Because of redirections, our browser now processes this resulting text. Once again, it makes three substitutions: "%34" becomes "4", "%74" becomes the lower-case letter "t", and the capital letter "T" replaces "%54".
Now, after this second round of replacements, our text is beginning to come into focus. Here's what we have now, ready for a third pass through our browser (thanks to the final redirection):
All that's left is one more substitution. This time, the sequence "%48" is replaced by its equivalent, the letter "H". Finally, the characters at the beginning of our URL looks like this:
Allowing for a little juvenile license, mixing upper- and lower-case letters, it's exactly what we'd expect to see! Our discombobulated URL begins with the familiar "http://" prefix, indicating the link will take us to a web site.
Naturally, the new URL Discombobulator can now see through this repetitive hex encoding masquerade. And there's more to say about the new version -- especially its new "WhoIs" button!
But that will have to wait until we meet again. Until then, why not drop by the URL Discombobulator's home page and give the new version a try? It's easy. Just follow this (already discombobulated) link:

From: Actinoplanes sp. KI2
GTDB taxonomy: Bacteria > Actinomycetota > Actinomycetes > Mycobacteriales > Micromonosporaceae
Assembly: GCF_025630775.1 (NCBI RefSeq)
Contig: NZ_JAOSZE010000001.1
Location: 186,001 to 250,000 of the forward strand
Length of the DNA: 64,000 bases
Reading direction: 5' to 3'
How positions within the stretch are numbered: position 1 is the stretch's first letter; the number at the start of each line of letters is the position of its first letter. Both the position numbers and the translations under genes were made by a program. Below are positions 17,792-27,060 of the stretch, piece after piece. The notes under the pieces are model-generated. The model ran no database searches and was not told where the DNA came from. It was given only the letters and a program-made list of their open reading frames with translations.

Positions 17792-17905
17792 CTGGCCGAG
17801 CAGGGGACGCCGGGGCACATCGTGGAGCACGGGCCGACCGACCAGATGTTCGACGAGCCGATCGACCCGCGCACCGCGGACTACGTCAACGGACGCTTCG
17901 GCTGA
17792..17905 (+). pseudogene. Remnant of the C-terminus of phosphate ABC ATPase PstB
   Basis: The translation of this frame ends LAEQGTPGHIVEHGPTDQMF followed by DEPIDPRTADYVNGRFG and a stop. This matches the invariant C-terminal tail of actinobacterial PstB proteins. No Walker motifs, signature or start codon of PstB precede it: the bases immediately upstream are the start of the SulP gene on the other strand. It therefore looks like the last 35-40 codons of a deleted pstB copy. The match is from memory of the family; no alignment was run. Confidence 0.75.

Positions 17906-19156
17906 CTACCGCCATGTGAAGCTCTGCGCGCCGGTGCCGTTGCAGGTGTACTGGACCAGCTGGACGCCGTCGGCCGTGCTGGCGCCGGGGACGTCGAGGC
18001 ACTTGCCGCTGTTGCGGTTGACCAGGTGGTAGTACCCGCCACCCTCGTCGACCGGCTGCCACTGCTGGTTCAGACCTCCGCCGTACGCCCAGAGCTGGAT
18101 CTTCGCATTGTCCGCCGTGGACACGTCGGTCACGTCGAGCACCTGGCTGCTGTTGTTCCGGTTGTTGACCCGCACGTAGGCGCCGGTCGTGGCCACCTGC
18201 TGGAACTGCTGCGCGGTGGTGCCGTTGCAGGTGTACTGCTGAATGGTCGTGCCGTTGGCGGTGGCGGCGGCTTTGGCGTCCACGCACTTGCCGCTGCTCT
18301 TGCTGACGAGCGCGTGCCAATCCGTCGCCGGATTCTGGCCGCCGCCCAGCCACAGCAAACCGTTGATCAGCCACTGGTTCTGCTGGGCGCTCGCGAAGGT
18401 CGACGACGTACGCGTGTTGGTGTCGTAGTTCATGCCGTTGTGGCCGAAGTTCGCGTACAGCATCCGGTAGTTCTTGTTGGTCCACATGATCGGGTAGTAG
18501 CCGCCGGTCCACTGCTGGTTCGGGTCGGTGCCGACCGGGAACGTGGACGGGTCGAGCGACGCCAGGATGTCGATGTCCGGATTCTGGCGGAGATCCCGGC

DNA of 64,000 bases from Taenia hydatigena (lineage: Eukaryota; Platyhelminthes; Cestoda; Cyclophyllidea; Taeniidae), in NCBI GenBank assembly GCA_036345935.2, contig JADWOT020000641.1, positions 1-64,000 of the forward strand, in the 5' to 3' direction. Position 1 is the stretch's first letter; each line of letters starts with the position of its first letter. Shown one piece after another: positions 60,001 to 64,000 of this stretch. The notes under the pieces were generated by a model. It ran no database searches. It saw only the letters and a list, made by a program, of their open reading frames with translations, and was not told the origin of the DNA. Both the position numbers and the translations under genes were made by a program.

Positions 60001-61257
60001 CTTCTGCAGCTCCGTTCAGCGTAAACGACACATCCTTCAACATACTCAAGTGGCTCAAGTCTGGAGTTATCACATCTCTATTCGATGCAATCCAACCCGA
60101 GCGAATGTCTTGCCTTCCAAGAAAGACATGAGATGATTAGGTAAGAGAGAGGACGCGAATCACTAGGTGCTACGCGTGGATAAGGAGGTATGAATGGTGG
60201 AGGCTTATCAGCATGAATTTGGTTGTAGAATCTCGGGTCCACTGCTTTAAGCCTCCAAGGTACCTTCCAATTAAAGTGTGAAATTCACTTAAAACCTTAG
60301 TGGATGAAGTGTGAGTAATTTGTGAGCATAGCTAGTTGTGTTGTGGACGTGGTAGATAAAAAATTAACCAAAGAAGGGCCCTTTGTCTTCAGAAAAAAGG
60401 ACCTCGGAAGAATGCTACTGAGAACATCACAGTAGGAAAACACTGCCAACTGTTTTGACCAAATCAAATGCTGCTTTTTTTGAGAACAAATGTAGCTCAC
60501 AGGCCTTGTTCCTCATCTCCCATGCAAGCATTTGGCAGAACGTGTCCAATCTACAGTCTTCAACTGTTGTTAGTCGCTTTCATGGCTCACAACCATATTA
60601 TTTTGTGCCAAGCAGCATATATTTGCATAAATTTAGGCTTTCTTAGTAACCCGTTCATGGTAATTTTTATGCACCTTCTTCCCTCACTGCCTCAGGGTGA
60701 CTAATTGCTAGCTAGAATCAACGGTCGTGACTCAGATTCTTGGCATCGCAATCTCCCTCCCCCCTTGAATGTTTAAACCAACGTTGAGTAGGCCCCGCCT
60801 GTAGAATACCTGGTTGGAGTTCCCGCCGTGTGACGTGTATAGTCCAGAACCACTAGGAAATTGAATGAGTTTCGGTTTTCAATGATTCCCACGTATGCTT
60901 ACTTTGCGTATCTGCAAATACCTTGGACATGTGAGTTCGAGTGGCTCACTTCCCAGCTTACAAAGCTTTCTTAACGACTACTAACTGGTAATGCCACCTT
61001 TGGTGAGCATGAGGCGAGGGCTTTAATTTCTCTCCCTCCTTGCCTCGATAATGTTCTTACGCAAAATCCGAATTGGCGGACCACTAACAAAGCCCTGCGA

As always, the program is free for personal/home use. If you're a programmer, you can download the updated Visual Basic source code too!
Better yet, get the latest version of every Power Tool on a brand-new, shiny CD. You'll even get three bonus Power Tools, not available anywhere else. The source code of every Power Tool, the text of every issue of my newsletter, and some of my articles written for Windows Magazine, are also included. And owning the CD grants you a special license to use all my Power Tools at work.
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Until we meet again, don't take any rides on alien spacecraft, unless you know the aliens really well. And if you see me on the 'net, be sure to wave and say "Hi!"